It was lucky for our evening out that my wife had bought our tickets ahead of Friday night's performance at the Red Barn Theater. We enjoy live plays but sometimes there is an enormous mental block that makes the effort not worth the candle and a night in, with the dog and Netflix seems infinitely preferable to a thirty minute drive to arrive and then be crushed by a throng of eager theater goers.
That said The Last Night of Ballyhoo was entirely worthwhile. It was written by the author of the better known Driving Miss Daisy and also deals with being Jewish in the South, this time in Atlanta in 1939. I thoroughly enjoyed the performance, funny and poignant by turns, especially as the play opened a window on a time and a place and a culture not well known to us. The cast was splendid and I found myself absorbed by the story. A great night out.
After the play we strolled Duval looking for a drink for my wife ( I was driving) before heading back to the car a few blocks away on Eaton Street. Our friends were hungry and took off on Caroline Street after hasty adieus so we had time to wander. After we nearly tripped over a party of drunken revelers and were momentarily blocked by a man the worse for wear who mistook a tree for his wife and refused to let "her" go, we decided that Friday night on Duval Street really wasn't our scene and we turned and took the short route back to our car.
That took us past the old abandoned theater on Eaton, said to be haunted. Haunted no more, for now it is to become home to Key West's fourth theater company, if you include the peripatetic fringe group of no fixed abode which performs in found spaces. These fine people with powerful bios listed, are working to organize the space and with two weeks to go they will have their work cut out. I look forward to seeing what they can do with "original Key West" plays.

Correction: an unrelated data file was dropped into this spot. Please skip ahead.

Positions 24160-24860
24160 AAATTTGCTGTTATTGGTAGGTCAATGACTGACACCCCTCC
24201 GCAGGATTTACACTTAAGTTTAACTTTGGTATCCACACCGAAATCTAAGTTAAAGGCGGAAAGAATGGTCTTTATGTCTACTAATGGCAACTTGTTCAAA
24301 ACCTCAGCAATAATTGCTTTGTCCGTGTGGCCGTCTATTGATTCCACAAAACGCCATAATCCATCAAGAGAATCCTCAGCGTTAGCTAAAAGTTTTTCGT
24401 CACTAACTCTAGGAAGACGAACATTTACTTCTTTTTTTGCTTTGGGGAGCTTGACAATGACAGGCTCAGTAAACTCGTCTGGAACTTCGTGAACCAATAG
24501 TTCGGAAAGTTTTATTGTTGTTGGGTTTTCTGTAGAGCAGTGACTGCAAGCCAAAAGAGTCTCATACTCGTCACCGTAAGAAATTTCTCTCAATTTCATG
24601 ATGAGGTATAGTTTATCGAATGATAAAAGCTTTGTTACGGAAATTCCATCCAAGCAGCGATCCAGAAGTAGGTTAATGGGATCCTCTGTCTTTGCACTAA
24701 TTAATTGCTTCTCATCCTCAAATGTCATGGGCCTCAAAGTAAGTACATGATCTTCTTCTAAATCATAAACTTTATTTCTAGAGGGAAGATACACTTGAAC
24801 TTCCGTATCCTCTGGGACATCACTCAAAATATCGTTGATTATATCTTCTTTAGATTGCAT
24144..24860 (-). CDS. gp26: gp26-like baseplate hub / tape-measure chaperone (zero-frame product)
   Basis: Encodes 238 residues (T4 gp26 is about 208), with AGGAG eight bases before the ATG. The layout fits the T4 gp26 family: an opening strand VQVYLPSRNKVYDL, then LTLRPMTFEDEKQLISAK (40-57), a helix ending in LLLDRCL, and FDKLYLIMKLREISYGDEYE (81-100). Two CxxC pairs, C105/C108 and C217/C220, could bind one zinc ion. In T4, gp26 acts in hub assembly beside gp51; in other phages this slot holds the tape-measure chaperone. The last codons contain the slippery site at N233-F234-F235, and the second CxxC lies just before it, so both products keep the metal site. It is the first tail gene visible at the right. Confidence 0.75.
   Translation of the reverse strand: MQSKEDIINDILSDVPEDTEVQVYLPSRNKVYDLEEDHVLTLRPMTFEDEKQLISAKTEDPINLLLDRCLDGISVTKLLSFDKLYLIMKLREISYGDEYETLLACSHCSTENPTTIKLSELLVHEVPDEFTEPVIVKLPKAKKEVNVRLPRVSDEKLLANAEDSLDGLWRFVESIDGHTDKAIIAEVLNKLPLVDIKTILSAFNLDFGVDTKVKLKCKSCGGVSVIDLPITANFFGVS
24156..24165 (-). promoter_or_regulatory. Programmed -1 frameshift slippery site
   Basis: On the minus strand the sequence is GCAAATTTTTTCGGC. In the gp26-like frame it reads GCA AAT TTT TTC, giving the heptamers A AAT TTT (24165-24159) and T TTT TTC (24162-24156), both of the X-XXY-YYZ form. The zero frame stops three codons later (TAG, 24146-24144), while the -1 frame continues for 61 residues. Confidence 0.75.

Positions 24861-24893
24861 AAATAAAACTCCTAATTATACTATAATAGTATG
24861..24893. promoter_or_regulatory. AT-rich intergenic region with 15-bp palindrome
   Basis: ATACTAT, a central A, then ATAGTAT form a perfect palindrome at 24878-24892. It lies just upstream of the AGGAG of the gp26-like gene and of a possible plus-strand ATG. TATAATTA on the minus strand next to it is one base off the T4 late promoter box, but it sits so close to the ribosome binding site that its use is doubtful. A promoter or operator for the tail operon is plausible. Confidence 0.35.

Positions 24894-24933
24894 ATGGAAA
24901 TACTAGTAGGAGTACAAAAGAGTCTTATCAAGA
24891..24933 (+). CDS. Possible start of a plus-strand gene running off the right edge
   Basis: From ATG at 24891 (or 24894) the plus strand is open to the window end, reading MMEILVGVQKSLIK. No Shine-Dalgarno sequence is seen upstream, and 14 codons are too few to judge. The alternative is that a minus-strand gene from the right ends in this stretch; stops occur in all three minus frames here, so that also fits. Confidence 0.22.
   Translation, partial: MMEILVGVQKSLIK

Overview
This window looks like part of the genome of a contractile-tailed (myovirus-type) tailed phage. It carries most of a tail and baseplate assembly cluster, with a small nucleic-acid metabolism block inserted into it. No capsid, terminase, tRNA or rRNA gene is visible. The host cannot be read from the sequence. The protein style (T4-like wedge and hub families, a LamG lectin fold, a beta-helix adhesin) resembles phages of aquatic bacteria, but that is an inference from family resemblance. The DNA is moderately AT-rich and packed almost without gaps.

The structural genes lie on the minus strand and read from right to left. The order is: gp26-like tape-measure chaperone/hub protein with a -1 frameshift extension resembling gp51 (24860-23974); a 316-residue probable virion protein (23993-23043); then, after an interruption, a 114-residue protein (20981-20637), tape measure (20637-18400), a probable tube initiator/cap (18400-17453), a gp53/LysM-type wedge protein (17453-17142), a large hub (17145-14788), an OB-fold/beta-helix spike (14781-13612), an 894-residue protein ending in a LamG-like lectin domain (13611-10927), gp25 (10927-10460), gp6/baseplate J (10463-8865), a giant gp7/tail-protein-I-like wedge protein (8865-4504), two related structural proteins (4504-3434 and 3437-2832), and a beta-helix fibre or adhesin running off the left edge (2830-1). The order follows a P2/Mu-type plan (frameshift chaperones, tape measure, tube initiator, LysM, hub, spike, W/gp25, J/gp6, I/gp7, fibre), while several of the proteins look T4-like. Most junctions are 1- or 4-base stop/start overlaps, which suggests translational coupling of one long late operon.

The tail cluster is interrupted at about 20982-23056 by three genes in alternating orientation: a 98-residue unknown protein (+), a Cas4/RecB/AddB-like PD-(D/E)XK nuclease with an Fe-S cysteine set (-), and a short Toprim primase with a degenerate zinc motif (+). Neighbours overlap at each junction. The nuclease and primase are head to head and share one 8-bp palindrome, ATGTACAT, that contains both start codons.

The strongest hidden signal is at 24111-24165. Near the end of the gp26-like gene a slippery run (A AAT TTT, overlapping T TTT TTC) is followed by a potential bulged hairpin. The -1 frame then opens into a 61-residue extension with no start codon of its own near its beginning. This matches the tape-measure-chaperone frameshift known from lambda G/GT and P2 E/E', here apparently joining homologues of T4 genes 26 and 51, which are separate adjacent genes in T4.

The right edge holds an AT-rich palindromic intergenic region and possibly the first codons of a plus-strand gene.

It was a pleasant night for a shirt sleeved walk, a cool north breeze prompting my wife to complain she was almost cold which goes a long way to explaining why we live here...
...that and the 19th century architecture rendered mysterious by the night.
We paused by Hilltop Laundry to remember our adventures bringing our clothes ashore from the boat, hauling sail bags filled with salt encrusted rags accompanied by our two dogs when we lived anchored in the harbor. The good old days tinged with the unhappy reality that living like that may be no longer possible nor desirable at our advanced ages.
Bollocks. If I wanted to I would go back to anchoring out. But driving home to be greeted by a happy dog and a glass of wine and a comfortable couch in a home battered by winds, yet planted entirely stationary was an entirely worthwhile place to be. Besides it's much easier to drive to the theater on the highway than get in a dinghy, cross a dark wet windy harbor covered in spray and outboard smoke and be forced to do it all in reverse hours later, just to get into a rocking pitching bed. Good old days indeed!